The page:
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Suppose we have a 2-dimensional simple random walk: we start at $(0,0)$, and at every step, we add a random unit vector in one of the four cardinal directions selected independently and uniformly.

It is well-known that this procedure will with probability $1$ hit every element of $\mathbb{Z}^2$ infinitely often. Thus, it makes sense to ask about the probability that such a walk will hit $(1,0)$ before $(2,0)$.

Running some Monte Carlo simulations, it looks like the walk first lands on $(1,0)$ something like $70\%$ of the time, but I don't have much confidence about the accuracy of these simulations since I cannot actually run them all to completion and have to either throw out the unfinished trials or make a guess as to how they will conclude. Some more precise simulations show that the walk first lands on $(1,0)$ with probability at least $0.607$ and on $(2,0)$ with probability at least $0.153$.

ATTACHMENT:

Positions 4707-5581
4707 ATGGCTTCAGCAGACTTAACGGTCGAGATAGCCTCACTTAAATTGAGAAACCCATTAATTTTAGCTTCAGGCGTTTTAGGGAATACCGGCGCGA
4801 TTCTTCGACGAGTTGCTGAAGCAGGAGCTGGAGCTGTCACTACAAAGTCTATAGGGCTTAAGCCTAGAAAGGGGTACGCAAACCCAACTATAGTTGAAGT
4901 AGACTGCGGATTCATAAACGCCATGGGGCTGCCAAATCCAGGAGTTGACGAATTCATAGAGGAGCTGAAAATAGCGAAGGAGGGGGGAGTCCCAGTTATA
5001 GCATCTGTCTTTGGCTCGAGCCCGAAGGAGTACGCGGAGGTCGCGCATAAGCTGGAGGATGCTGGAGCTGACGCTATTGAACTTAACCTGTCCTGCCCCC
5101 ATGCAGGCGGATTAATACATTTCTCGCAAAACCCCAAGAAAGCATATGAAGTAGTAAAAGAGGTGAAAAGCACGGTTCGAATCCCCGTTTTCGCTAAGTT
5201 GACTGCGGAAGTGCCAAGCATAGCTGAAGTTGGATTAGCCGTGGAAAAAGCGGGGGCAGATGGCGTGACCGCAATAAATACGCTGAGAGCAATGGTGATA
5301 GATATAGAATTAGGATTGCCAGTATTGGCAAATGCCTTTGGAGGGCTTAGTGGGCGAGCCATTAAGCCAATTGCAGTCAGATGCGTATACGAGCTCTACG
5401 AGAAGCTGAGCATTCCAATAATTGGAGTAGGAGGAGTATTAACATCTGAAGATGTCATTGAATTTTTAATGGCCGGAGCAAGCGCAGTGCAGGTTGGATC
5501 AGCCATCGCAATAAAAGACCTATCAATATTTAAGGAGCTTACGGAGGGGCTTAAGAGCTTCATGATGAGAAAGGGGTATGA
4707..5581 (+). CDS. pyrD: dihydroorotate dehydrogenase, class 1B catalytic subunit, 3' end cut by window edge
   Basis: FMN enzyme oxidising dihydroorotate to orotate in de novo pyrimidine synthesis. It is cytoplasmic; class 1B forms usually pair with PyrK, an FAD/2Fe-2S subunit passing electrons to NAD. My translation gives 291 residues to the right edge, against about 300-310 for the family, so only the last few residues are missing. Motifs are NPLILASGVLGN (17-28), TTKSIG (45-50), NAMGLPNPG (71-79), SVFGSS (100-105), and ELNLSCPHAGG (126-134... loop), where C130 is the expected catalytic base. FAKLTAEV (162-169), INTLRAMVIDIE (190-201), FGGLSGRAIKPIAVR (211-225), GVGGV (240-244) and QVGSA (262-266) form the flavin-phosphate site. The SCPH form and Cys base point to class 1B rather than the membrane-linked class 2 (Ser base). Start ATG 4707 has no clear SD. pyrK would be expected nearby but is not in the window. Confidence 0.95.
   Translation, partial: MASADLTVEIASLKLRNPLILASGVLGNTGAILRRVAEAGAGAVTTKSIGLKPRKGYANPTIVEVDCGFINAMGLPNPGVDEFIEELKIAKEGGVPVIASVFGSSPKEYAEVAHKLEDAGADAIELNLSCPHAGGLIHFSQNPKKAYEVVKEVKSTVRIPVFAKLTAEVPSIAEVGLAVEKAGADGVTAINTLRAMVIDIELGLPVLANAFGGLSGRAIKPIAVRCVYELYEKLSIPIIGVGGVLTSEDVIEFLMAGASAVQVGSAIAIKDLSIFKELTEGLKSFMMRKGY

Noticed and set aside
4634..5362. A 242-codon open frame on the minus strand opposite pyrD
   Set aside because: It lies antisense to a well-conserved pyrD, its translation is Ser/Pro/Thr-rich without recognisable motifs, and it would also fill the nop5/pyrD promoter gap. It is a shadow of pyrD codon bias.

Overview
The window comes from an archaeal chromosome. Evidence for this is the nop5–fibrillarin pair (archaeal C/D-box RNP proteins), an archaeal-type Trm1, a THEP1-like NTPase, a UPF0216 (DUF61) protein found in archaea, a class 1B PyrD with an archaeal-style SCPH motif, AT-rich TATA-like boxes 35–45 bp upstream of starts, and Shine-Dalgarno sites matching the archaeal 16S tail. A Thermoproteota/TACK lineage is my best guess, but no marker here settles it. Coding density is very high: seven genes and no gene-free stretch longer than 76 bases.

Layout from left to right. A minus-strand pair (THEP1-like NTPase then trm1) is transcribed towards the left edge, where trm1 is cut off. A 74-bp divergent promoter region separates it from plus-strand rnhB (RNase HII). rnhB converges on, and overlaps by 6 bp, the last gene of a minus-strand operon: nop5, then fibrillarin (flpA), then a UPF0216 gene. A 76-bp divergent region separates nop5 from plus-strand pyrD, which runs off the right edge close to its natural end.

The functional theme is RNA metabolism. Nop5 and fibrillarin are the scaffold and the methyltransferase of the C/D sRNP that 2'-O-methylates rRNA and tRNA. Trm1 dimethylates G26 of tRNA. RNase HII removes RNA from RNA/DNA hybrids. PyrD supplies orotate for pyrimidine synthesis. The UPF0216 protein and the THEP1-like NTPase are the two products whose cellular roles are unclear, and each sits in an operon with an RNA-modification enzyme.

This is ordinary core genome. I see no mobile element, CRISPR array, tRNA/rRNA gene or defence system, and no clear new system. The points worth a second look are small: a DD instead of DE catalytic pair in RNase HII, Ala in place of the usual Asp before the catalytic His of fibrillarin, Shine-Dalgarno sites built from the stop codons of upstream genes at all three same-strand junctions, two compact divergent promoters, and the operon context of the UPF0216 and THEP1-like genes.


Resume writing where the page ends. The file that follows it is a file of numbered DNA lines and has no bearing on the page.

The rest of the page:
Is there a known exact value for this probability, and how can it be computed in general for any two points on the square lattice? I'm also interested in a general formula for the probability of encountering $n$ points in a given order.

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    $\begingroup$ What we are looking for is a discrete harmonic function on the square lattice, with boundary conditions $f(1,0)=1$, $f(2,0)=0$, and then evaluate $f(0,0)$. $\endgroup$ Commented Feb 6, 2021 at 21:59
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    $\begingroup$ @WillM.: I don't follow your symmetry argument. Why should the probability of reaching $(2,0)$ versus $(1,1)$ first be identical? This is certainly not the case two moves out. $\endgroup$ Commented Feb 6, 2021 at 23:32